Student Inna recently gave a talk on brushes as part of her half de Laszlo scholarship. Here she writes on their anatomy, the different types, and the artists that used them.

Recently, I gave a lecture on a topic that often gets overlooked in the art world: brushes. Well, it’s not just about my own experience but also about the experiences of many of my artist friends. When you start your artistic journey, paint is the most obvious material to choose and decide upon. It’s so tangible, the first thing you inevitably think about. The absence of certain pigments can be incredibly frustrating because you simply can’t achieve the appearance you want. This is why many beginner artists end up with an extensive collection of paints (which isn’t recommended when you’re just starting).

After a while, artists begin to think about the surfaces they use. They usually find out that linen feels better than cotton, and oil primers work better than gesso. However, I’ve rarely heard people questioning the effectiveness of the brushes they use. Moreover, I’ve heard many artists saying, “I only have two brushes and use them for everything,” and some even said they had just one! The thing is, accomplished artists usually have lots of brushes. They use them differently for various purposes and have their favourites, each serving a unique role in their art.

Anatomy of an Artist Brush

An artist brush is composed of three main parts.

Handle: usually made of wood or plastic, handles can be short or long. Short handles are ideal for detailed work on flat surfaces, like watercolour or ink painting, while long handles are perfect for oil or acrylic painting, allowing artists to work on vertical surfaces and maintain distance from the canvas for perspective.

Ferrule: this is the metal part that holds the bristles to the handle. Common materials include aluminium, copper, and nickel-plated steel. Ensures durability and stability of the bristles.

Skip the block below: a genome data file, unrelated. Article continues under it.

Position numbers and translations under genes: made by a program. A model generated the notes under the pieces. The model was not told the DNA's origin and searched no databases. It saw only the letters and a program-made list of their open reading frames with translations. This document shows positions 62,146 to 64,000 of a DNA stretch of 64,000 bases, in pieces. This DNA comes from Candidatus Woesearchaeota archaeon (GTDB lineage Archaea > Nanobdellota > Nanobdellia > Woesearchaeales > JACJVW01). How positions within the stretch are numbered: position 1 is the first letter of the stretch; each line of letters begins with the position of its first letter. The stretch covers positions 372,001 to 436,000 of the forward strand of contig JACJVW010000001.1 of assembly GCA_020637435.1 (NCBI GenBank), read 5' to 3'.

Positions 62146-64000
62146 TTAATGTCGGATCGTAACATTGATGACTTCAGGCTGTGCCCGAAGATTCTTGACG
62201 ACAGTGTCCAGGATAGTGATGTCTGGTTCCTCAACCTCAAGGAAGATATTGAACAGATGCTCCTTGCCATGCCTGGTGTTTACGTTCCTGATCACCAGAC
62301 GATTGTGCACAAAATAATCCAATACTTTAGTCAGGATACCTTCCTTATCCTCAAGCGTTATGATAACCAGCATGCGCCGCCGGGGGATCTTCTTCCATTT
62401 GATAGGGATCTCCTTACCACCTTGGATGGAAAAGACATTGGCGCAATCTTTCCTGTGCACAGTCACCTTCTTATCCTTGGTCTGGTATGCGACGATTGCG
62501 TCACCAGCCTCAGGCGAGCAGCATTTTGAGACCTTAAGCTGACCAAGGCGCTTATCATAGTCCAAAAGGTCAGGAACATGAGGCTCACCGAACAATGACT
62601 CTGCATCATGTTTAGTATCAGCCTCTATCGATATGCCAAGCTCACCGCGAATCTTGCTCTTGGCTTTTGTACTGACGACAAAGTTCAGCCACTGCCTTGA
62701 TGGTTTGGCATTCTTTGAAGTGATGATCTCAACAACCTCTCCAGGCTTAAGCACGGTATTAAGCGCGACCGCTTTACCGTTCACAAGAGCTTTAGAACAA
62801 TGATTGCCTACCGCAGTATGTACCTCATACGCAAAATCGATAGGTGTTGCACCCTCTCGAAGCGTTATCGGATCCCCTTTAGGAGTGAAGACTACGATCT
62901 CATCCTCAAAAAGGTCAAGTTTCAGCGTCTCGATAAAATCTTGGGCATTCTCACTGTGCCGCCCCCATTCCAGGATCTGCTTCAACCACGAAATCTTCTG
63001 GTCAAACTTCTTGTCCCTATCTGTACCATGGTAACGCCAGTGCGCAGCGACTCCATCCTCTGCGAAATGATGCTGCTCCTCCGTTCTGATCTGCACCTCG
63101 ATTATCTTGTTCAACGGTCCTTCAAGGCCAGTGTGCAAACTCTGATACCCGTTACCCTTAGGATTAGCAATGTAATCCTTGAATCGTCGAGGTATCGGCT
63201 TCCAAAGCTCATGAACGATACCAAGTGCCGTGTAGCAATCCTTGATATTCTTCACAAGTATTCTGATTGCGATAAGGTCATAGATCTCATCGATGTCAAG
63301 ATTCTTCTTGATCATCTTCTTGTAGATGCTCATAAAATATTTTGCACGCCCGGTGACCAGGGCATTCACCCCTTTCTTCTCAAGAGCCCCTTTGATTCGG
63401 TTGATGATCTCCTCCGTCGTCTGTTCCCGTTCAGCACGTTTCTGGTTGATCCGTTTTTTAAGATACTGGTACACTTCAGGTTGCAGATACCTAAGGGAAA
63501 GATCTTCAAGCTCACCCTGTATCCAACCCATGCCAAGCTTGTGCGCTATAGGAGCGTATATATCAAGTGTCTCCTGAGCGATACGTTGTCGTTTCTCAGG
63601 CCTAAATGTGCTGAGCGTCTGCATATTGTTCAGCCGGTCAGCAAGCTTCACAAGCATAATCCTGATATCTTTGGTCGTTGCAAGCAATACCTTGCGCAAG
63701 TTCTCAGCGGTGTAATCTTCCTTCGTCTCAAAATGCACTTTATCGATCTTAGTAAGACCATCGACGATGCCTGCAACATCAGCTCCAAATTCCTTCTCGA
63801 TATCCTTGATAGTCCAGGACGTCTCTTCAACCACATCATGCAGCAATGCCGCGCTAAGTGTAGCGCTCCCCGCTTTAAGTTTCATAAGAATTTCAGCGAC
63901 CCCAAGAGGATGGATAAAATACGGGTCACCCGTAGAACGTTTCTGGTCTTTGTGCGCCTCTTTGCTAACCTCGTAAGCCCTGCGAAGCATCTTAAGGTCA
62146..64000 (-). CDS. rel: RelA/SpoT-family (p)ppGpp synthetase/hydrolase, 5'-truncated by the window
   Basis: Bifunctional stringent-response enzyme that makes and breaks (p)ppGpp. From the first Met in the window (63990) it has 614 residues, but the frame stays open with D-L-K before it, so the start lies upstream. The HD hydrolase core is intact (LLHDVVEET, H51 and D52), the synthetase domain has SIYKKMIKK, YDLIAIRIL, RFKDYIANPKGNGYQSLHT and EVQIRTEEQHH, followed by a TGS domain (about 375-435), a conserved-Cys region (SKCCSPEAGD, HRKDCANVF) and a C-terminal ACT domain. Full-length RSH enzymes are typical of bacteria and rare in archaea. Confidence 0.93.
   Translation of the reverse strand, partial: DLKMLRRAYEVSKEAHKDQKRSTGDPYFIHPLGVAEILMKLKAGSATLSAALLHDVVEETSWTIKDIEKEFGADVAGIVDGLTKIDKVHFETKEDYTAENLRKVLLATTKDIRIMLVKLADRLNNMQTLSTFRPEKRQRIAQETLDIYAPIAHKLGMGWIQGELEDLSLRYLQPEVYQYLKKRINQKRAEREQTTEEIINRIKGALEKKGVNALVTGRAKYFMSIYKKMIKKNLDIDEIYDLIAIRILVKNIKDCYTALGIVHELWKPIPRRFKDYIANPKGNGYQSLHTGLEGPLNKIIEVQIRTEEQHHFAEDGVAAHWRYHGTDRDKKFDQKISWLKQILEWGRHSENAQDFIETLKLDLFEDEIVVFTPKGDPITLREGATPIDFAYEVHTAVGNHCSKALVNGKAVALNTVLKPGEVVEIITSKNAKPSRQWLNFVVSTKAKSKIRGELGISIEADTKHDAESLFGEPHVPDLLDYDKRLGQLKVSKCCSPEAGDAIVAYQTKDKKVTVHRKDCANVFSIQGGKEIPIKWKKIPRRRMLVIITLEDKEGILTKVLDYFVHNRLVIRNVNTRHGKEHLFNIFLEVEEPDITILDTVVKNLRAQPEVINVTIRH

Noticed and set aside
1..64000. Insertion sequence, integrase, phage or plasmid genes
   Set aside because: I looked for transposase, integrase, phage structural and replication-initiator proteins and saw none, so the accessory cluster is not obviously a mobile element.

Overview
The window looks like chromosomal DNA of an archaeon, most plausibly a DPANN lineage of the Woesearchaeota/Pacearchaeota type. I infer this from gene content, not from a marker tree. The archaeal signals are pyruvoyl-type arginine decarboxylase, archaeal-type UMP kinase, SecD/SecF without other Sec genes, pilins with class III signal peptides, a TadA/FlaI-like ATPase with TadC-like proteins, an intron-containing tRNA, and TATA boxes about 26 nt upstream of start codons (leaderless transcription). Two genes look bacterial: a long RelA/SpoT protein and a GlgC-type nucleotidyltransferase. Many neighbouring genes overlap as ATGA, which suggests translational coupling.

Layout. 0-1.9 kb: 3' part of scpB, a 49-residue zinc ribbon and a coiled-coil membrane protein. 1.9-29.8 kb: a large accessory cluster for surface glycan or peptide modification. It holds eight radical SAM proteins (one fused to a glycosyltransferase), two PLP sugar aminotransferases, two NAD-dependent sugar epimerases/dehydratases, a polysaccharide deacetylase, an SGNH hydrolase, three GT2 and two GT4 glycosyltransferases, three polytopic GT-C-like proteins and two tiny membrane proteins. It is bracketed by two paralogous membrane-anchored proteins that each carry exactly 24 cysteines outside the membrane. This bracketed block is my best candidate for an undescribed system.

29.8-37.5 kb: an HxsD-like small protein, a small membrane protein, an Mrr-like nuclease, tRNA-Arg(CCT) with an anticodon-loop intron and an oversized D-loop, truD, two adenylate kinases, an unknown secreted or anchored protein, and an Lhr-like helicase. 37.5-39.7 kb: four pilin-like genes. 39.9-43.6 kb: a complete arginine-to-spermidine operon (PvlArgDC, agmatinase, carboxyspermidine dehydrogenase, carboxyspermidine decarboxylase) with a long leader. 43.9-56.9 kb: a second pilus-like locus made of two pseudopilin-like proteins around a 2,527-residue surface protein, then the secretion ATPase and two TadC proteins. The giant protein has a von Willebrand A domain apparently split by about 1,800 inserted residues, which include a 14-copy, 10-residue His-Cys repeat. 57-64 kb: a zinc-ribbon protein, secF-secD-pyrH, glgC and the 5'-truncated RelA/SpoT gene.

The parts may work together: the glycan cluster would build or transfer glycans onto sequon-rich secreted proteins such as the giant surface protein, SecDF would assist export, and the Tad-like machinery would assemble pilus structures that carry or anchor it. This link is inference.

Tuft: consists of the brush’s bristles, which come in various shapes and materials, influencing the brush’s performance and suitability for different techniques.

Let’s dive into the types of brushes and why they matter:



Hog bristle

Sable hair


Brushes made from hog bristle or sable hair are the two main types used for oil painting, although nowadays synthetic brushes are becoming increasingly popular.

Hog bristle brushes are made from pig’s bristle which has been bleached. They are the most common type of oil painting brush and the most versatile. Hog brushes have bristles with split ends, helping them retain the paint.

The best sable brushes are made from the tail hair of the Siberian Kolinsky Sable which is a type of mink and consequently they are expensive, but there are cheaper alternatives like squirrel or ringcat.

Synthetic brushes come in the same shapes as hog and sable and are extremely hard wearing. Historically, their flexibility was somewhere between the hardness of hog and the softness of hair. Nowadays the range of synthetic brushes is vast and extensive.


Hog brushes are usually listed in increasing sizes from 1 to 14, sables start very small at 000 and go up to 12 or 14, but a number 14 sable is not the size of a large hog hair.


The four main shapes of hog hair brushes are: Rounds, Flats, Brights and Filberts.

Rounds are used for applying thinned paint to large areas and for painting lines.

Flats have long bristles and broad, bold applications of colour can be made with them as can lines and short marks with the sides.

Brights are like flats, but have shorter bristles.

Filbert shaped brushes are similar to flats, but curve inwards at the end. These are most useful and can produce tapering strokes and dabs of colour.